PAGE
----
The mythical Galicia – a shared territory of memory

Galicia a historical province of the Austrian-Hungarian Empire, 1772-1918. Yet, it still lives in the collective imagination and memory of the present inhabitants of the region: Poles, Ukrainians, Austrians, Jews. It is an imagined space, with which they have an emotional and psychological bond. The myth of Galicia still shapes their identity. The Krakow exhibition „The Myth of Galicia” in International Cultural Centre Gallery has been organised in co-operation with the Wien Museum and seeked to answer the question about the source and contemporary condition of the myth, trying to find out why literature, visual arts, and film still refer to it, while Galicia itself is used as an attractive brand.

The exhibition confronted mythical images with historical facts and with the perspective of nations entangled in the history of Galicia. This confrontation revealed the partly shared and partly diverse meanings of Galicia for Poles, Ukrainians, Austrians, and Jews, suggesting how the myth of Galicia functioned in collective imagination, culture, social and political life. The exhibition presented Galicia as a land of paradoxes. On the one hand, it was a space of development of national identities and cultures, on the other, the ethnic differences between the groups locked within artificially created borders led to numerous tensions. With the development of the railway network and the discovery of oil reservoirs, Galicia, the poorest and the most backward province of the monarchy, suddenly experienced civilizational leap and became the place where many fortunes were made.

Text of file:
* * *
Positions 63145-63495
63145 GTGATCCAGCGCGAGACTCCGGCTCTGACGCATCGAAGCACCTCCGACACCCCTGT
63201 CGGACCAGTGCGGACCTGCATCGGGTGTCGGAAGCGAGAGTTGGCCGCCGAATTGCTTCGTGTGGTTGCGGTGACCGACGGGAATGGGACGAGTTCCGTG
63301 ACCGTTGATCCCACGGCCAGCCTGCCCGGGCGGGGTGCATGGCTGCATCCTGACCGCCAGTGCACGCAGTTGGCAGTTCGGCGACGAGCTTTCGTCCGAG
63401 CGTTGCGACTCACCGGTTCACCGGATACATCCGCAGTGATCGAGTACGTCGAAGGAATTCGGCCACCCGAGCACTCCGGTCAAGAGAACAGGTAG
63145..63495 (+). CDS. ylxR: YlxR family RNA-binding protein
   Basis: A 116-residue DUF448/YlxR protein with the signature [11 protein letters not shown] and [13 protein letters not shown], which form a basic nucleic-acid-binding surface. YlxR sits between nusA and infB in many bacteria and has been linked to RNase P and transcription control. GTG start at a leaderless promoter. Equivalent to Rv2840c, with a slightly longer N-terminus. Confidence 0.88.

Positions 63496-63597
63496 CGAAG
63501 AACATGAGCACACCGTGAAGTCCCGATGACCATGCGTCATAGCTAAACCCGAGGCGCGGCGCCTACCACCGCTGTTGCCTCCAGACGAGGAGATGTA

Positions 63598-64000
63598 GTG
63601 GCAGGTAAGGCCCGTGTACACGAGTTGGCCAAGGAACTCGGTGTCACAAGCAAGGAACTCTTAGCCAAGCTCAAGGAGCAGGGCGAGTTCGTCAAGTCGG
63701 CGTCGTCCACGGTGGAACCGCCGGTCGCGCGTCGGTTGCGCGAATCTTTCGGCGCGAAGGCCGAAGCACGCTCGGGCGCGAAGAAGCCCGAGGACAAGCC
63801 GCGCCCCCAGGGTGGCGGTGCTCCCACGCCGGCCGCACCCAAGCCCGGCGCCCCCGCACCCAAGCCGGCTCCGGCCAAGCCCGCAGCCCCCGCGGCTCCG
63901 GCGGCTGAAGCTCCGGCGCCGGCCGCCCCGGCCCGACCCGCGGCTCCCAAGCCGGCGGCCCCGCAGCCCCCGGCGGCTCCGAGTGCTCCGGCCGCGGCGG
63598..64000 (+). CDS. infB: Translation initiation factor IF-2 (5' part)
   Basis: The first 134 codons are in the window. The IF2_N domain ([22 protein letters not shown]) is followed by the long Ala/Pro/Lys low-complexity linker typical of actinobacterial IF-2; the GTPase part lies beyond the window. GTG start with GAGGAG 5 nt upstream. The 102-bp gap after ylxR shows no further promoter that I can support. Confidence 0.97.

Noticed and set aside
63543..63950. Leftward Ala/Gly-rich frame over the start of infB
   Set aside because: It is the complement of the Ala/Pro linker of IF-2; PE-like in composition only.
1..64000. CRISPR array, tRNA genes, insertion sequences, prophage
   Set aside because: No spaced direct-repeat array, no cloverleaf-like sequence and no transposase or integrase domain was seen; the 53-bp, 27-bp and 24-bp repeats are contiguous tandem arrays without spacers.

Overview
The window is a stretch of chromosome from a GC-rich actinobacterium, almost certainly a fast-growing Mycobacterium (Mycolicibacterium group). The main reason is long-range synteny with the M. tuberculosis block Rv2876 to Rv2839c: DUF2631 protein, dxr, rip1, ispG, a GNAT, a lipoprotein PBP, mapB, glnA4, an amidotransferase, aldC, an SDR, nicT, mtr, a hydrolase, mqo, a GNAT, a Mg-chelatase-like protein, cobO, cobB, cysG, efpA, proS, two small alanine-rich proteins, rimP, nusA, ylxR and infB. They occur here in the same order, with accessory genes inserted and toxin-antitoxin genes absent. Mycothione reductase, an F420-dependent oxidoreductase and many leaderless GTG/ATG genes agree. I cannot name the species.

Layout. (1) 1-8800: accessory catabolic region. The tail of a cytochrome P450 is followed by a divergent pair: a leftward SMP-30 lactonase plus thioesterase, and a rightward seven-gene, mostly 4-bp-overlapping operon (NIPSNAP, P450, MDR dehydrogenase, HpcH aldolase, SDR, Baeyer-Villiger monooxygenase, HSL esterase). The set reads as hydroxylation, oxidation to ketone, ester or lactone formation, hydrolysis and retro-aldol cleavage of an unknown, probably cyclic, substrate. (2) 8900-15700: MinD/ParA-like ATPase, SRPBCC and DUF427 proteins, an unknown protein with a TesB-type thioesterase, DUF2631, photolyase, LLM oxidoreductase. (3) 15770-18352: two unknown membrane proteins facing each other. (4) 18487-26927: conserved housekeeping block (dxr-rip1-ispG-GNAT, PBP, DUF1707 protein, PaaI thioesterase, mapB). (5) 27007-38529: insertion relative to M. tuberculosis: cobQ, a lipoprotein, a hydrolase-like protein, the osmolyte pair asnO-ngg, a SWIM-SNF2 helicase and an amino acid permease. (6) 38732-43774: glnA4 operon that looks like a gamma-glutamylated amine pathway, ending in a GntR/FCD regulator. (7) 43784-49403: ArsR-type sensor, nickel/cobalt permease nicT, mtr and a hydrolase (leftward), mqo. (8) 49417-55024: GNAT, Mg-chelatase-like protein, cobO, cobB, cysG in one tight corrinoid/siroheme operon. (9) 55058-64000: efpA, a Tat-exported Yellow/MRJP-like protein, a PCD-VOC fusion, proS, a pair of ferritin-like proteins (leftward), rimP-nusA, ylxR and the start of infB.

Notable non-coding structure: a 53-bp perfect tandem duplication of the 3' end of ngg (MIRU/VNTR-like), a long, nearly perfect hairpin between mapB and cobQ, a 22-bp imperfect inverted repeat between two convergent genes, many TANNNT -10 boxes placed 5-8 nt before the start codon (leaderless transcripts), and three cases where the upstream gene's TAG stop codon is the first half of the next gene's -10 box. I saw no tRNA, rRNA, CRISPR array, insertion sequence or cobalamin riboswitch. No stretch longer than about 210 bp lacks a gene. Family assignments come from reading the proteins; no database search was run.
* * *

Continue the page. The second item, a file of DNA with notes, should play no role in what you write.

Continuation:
In contemporary Europe, where the European Union is in many respects reminiscent of the Habsburg Monarchy, the Kingdom of Galicia and Lodomeria remains a symbol of multinational agreement and co-existence. Although a universal Galicia exist as a notion, however, in reality its historical territory is bisected by the border of the Schengen area, which is also the border of the European Union, and this forms a sharp division between western, Polish Galicia and Eastern Galicia- the Ukrainian Halychyna. This geopolitical separation conditions acute differences in the building of meanings around the Habsburg myth, which in the Ukrainian consciousnes today has a political, „pro-Western Europe” dimension, something that is abundantly visible in contemporary Ukrainian painting, for instance.

The Myth of Galicia

Exhibition (photo by P. Mazur)


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